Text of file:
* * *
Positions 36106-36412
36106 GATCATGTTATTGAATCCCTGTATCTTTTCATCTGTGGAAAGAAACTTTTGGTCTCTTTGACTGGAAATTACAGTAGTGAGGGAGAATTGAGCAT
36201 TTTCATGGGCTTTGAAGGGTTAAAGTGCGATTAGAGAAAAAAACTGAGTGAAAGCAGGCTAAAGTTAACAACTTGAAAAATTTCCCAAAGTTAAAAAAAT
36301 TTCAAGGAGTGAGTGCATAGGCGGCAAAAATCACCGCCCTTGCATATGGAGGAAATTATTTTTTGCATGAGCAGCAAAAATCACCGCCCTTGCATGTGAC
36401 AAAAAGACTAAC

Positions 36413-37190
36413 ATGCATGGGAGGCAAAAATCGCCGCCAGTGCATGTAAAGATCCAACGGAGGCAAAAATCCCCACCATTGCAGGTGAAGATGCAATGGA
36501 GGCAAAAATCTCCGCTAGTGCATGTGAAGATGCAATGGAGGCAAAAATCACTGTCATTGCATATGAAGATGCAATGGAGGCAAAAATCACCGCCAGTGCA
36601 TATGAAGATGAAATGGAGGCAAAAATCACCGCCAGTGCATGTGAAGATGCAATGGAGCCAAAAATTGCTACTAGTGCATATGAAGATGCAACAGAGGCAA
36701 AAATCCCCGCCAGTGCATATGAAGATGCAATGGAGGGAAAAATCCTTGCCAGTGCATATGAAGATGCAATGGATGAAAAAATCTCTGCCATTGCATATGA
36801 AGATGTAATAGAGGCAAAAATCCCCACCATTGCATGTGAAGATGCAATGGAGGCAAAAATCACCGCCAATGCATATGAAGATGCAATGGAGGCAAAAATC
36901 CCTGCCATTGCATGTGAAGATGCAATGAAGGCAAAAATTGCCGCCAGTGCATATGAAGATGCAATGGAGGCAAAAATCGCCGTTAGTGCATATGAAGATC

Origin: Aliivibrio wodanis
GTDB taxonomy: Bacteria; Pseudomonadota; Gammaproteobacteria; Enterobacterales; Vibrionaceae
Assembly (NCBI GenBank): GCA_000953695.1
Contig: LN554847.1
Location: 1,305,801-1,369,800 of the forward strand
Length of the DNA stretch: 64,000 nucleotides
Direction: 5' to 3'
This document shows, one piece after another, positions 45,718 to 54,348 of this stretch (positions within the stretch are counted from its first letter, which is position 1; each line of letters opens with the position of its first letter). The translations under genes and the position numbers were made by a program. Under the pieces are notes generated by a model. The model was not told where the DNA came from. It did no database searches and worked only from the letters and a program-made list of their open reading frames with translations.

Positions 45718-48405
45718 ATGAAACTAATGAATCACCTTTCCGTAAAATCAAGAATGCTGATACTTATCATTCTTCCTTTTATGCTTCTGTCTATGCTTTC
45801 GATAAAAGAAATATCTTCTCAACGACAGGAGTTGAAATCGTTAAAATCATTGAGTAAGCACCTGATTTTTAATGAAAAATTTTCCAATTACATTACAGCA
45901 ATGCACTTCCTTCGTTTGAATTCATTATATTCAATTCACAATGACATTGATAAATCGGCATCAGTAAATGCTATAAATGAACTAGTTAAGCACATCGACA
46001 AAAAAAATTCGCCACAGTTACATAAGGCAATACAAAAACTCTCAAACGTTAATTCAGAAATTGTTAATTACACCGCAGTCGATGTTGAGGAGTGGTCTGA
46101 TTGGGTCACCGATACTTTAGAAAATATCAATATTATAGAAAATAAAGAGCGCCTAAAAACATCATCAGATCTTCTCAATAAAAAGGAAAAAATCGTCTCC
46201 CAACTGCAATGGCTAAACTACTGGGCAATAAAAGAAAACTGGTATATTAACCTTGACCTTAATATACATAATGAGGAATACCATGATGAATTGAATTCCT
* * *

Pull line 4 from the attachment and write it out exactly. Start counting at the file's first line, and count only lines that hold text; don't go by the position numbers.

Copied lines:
36301 TTCAAGGAGTGAGTGCATAGGCGGCAAAAATCACCGCCCTTGCATATGGAGGAAATTATTTTTTGCATGAGCAGCAAAAATCACCGCCCTTGCATGTGAC